Every year we went door to door, rang on bells and received a bunch of candies, but did you ever stop for a second and ask yourself what is the history of Halloween and how do people around the world celebrate this spookiest day of the year?
Halloween is one of the world’s oldest holiday and is still celebrated in different countries around the globe until today. The word “Halloween” is a shortening of Hallow’s Evening or All Hallow’s Eve and also as known as Hallowe’en. Halloween is said to to have its origin from the ancient Celtic festival of Samhain; November 1 was designated by Pope Gregory III to be All Saint day in honour to all saints and martyrs.
The Celtic festival is celebrated by the Celts people, who lived 2000 years ago in the area that is now Ireland. The celebration was held at the end of the harvest season, which is also when Autumn ends and people started stocking for Winter. The Celtic’s new year is November 1 and they believed that the day before new year (October 31) is when the worlds of the living and dead overlapped; the deaths would come back to cause problems and damage the crops. The Samhain festival would always had bonfires and people wore masks and costumes to appease the deceased’s spirits. Later on in the 9th century, Christianity’s influences has reached to the land of Celtics, eventually, it blended and replaced the Celtic’s traditions.
Heretofore, Halloween is mostly celebrate in North American countries like Canada and America. In the 1800s, along with the arrival of Scottish and Irish immigrants, modern Halloween celebration was brought to Canada. On Halloween, us Canadians usually carve Jack O’Lanterns, decorate our homes with pumpkins and cornstalks, go trick-or-treating or even attend a Halloween parties. Did you know that one quarter of all candy sold annually in America was purchased for Halloween, and 65% of Americans decorated their homes, offices for Halloween? Now let’s take a peek at how other countries celebrate Halloween.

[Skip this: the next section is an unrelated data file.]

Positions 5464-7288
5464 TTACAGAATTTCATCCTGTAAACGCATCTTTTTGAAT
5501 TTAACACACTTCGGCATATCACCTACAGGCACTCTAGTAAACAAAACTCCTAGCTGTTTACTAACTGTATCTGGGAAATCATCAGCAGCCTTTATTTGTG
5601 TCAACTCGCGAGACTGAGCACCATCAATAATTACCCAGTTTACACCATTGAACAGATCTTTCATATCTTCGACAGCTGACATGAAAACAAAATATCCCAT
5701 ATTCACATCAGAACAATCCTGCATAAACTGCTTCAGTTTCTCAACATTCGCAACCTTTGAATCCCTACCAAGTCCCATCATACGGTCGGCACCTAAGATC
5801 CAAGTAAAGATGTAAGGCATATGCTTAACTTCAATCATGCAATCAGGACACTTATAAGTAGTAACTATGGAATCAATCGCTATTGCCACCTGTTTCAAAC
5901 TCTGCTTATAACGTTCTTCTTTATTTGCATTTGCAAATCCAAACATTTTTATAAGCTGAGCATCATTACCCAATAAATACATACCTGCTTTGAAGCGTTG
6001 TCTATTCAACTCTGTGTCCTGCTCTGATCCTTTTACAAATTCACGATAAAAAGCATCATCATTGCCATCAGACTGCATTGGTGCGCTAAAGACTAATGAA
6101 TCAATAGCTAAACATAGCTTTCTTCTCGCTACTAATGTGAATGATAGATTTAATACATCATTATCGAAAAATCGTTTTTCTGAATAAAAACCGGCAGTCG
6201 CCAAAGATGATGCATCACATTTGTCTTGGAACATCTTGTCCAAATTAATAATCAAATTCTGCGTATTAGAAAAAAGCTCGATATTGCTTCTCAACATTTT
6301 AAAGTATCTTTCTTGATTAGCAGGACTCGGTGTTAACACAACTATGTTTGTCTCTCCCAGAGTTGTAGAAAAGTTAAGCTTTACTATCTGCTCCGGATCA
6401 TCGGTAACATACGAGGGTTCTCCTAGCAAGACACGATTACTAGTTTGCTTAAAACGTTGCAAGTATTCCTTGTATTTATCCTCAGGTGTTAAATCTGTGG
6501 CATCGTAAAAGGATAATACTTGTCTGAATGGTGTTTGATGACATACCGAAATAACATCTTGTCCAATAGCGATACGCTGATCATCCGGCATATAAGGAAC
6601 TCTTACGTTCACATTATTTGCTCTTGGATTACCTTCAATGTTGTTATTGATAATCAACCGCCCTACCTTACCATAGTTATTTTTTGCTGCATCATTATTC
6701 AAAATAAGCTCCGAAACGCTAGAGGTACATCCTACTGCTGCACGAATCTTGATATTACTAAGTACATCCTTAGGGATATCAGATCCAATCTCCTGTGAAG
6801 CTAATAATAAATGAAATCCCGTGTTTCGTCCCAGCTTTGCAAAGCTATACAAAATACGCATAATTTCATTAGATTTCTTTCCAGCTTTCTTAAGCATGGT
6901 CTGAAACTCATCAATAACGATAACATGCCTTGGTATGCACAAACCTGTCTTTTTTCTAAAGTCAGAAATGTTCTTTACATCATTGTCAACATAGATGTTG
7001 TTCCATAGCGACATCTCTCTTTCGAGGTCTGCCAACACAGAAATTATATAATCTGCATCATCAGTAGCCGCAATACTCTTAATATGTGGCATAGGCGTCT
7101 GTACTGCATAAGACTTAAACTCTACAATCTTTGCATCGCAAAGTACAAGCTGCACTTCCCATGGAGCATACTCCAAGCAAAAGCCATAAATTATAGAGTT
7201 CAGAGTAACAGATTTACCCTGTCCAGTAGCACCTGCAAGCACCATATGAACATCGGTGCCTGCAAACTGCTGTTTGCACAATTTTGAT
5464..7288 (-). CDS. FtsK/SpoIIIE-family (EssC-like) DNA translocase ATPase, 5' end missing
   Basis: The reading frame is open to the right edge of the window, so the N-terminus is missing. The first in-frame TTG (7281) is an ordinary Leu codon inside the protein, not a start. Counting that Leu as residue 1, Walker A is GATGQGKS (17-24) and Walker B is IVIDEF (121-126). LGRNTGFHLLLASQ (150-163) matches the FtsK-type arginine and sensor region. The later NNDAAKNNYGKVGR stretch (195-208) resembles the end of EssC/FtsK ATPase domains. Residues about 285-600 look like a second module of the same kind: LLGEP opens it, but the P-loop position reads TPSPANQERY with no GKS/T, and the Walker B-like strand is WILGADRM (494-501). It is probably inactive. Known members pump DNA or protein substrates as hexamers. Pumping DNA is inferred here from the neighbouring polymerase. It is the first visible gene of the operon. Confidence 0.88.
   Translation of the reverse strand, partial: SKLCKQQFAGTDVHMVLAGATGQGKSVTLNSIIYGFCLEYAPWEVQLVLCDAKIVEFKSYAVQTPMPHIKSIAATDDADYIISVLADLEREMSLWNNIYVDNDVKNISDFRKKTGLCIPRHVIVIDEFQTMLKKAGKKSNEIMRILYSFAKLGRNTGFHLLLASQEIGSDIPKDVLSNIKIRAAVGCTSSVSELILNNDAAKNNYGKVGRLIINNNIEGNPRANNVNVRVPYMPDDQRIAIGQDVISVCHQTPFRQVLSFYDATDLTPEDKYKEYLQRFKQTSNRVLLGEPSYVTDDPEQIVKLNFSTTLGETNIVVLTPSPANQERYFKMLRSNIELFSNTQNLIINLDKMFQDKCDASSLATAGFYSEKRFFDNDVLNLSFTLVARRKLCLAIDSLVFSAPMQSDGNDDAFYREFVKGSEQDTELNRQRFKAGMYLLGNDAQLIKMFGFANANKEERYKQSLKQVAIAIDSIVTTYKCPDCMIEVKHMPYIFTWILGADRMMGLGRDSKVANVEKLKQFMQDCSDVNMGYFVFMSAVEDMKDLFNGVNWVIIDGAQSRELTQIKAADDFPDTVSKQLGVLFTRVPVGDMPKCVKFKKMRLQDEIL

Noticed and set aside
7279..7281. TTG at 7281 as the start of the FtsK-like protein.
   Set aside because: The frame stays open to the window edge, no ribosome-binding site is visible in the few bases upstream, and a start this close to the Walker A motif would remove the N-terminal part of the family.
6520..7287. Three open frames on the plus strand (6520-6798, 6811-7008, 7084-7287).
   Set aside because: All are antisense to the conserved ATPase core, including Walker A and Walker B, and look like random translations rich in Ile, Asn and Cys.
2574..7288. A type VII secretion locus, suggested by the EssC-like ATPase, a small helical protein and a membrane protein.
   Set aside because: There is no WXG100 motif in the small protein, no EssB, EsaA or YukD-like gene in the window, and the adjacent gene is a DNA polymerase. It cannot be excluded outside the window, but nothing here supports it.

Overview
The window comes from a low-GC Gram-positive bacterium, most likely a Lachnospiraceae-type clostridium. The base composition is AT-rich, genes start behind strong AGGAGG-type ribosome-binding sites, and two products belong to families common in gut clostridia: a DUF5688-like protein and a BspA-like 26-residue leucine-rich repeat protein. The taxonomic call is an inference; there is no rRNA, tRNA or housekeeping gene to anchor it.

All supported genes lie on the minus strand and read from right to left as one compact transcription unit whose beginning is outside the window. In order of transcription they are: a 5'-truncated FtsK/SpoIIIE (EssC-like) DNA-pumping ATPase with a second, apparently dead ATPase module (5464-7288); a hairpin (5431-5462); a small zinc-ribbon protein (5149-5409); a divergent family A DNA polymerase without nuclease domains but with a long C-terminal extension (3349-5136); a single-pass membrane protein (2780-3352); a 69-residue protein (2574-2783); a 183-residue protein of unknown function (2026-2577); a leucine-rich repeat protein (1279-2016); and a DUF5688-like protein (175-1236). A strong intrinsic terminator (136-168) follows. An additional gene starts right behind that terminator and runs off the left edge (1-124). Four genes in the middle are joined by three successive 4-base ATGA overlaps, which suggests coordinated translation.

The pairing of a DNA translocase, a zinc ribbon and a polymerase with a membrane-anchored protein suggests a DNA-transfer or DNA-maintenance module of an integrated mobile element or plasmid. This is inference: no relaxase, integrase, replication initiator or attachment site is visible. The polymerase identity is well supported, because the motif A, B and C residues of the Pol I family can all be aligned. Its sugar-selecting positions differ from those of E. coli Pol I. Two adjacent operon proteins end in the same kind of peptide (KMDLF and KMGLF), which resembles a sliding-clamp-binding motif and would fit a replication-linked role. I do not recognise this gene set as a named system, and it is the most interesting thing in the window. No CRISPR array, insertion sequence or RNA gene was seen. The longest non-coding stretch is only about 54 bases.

First things first, Ireland is believed to be Halloween’s birthplace and it is still celebrated here as much as in North America. People in rural area usually lit bonfires like the day of Celts and children will be dressing up and spend their evening trick-or-treating in their neighbourhoods. Most people also throw parties with their neighbours and friends. The Irish also play a card game where cards are laid face-down on a table with sweets or coins beneath them. When a child selects a card, he or she receives whatever prize might be found there. “Barncake”, a type of fruitcake that is baked at home or can be bought from the store, is an Irish’s traditional food which is eaten on Halloween. Children are also known to play tricks upon their neighbours on Halloween night. One such trick is known as “knock-a-dolly” (a similar game of “ding-dong-ditch”), where children knock on the doors of their neighbours but then run away before the door is opened.
Unlike the neighbour nations, the French didn’t celebrate Halloween to honour the deaths, as it is known as an “American” holiday in France and it was practically unknown in the country until around 1996.
In dedication to the spirits of their ancestors, the Japanese celebrate the “Obon Festival” (or the “Masturi”, “Urabon” festival) which is similar to Halloween. The “Obon Festival” take place during July or August. On this special occasion, special foods are prepared and bright red lanterns are hung everywhere. Candles are lit and placed into lanterns which are then set afloat on rivers and seas. To the Japanese, the “Obon Festival” is when the dead are believed to return to their birthplaces so a fire is lit every night of the “Obon Festival” to help the ancestors find their way home and find their families.
To finish this off, I want to show you guys one Halloween costume that I think is really cute and easy to recreate, it is the Minion from Despicable Me. This is just my opinion so I would like to know what do you guys think is the best Halloween costume of the year and what did you guys dressed up for Halloween? Please send me some of your pictures or reviews and I’m more than happy to see it!
That’s it for now, I hope you all had fun on Halloween and I have helped you to know a bit more about the festival! 🙂
Stay strong, stay stylish! ❤